Gambia: Lawmakers, Activists Study Proposed Legislation Against FGM

Women's rights defenders under the aegis of the Gambia Committee on Harmful Traditional Practices Affecting Women and Girls (GAMCOTRAP), and members of the National Assembly of The Gambia on Thursday convened a day's national consultation meeting on the proposed "Bill to Prohibit Female Genital Mutilation."

The Paradise Suites Hotel meeting was in response to a recommendation from the National Assembly to conduct a national consultative meeting to update the second arm of government on the results of their findings.

The meeting that was supported by Save the Children International and other development partners, formed part of the success of the partnership that exists between GAMCOTRAP and the National Assembly over the past years. It would be recalled that since 2005, the two have been partnering in conducting series of sensitisation workshops meant to create awareness on harmful traditional practices.

In her address at the ceremony, the chairperson of the occasion, Nyimasata Sanneh-Bojang, who also doubles as a board member of GAMCOTRAP, said the meeting marked the beginning of a very important crusade against FGM in the country. Decrying FGM as a global concern that The Gambia cannot be exempted in tackling it, the former lawmaker thanked all for the struggle against the phenomenon. She expressed hope that The Gambia will be among those countries that will enact the law to abandon FGM.

The executive director of GAMCOTRAP, Dr. Isatou Touray, described the forum as a marked manifestation of their commitment to the advancement of Gambian women and girls in their drive to ensure a protective environment free from all forms of harmful traditional practices. She indicated that the current proposed bill is a true reflection of communities' commitment and not just a proposed document of GAMCOTRAP.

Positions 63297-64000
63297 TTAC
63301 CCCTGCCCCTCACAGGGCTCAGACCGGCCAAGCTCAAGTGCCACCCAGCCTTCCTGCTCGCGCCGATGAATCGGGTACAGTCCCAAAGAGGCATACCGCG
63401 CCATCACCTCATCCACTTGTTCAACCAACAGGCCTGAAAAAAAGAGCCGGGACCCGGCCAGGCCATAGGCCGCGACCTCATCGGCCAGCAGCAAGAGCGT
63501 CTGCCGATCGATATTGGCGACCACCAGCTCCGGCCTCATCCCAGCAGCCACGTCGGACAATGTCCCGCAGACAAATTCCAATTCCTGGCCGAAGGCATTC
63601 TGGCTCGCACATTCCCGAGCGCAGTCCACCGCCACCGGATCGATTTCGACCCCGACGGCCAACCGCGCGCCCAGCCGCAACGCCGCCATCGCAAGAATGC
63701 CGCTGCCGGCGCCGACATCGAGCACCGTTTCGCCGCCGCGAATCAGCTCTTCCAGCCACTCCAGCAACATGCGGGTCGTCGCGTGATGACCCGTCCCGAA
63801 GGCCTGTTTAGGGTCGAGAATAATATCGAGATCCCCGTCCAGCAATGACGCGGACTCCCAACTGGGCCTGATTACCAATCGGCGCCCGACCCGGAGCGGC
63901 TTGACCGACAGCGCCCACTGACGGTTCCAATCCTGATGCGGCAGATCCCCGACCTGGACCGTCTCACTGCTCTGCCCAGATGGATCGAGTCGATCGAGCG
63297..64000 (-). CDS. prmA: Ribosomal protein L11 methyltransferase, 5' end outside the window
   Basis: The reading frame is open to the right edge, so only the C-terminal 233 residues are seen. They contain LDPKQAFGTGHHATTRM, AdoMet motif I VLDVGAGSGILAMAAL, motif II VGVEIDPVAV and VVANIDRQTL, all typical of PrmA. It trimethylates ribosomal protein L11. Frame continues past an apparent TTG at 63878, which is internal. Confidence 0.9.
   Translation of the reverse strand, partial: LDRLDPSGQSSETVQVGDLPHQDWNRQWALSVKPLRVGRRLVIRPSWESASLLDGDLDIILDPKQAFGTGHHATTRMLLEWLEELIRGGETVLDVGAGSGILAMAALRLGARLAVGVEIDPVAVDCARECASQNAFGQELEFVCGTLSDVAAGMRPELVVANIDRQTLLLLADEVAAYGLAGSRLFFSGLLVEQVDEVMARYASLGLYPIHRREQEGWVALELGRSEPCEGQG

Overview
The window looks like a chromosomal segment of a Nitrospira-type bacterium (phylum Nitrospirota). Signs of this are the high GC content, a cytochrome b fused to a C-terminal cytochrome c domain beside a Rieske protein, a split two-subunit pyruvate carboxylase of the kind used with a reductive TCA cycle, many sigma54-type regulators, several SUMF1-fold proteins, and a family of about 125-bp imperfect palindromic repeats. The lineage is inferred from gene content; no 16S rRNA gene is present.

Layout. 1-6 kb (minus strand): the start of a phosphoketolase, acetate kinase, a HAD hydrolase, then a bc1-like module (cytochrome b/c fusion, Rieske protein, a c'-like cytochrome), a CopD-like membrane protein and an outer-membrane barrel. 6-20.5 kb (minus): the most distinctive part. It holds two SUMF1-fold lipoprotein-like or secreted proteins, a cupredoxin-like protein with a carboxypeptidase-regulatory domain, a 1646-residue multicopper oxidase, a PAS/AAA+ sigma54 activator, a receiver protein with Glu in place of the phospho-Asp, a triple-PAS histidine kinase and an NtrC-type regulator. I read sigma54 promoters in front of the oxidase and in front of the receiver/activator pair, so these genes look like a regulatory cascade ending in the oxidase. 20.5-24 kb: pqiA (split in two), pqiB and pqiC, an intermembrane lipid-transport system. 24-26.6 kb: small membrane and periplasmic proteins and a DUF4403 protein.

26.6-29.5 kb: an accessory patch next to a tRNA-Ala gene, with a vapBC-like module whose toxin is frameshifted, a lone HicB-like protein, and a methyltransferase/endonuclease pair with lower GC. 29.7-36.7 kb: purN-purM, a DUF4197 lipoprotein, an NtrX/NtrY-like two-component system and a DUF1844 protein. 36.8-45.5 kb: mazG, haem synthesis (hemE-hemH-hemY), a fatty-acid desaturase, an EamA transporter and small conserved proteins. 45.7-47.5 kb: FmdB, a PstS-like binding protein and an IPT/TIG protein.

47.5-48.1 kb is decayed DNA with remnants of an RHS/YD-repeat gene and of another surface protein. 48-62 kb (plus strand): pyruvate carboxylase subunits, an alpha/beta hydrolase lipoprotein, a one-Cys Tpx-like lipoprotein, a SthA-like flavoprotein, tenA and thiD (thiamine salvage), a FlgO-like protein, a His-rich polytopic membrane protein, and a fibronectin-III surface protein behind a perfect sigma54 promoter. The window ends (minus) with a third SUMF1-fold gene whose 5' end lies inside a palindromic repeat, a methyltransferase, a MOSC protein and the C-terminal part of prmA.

She hastened to register her appreciation to Save the Children International and the UN Women for their long standing partnership and for committing resources to the process.

"GAMCOTRAP is leading women's rights grass roots NGO that promotes the right and well-being of women and children. Part of our mandate is to fight against all forms of harmful traditional practices that are inimical to the health and well-being of women and children, particularly those parties that impede the sexual and reproductive healthof women and girls," she stated.

The government of The Gambia, according to Dr. Touray, has promoted the rights of women and children and that The Gambia is one of the first 25 states to have ratified the UN Convention on the Rights of the Child (UNCRC). The government, she acknowledged, has also ratified the African Charter on the Rights and Welfare of the Child (ACRWC) and the Convention on the Elimination of all forms of Discrimination Against Women (CEDAW).

Dr. Touray informed the convergence that they have over the past two decades engaged in constructive dialogue in raising public awareness on the effects of FGM and building consciousness on international instruments governing the protection of women, particularly those instruments ratified by The Gambia.

The deputy British High Commissioner to The Gambia, George Sheriff, and the acting deputy chief of mission at the US Embassy, Tommy Jones, both acknowledged the good work done by GAMCOTRAP, and assured them of their continuous collaboration and support.

A representative of the United Nations Fund for Population Affairs (UNFPA), Fatou Kinteh, indicated that FGM is one of the most deeply-rooted traditional and cultural practices carried out by members of many communities for many years, often spanning generations.

Although the origins of FGM have yet to be established, according to Kinteh, records show that the practice predates Christianity and Islam. She disclosed that it is estimated that over 130 million girls and women alive today have undergone FGM, mostly in Africa, Asia and some Middle Eastern countries.

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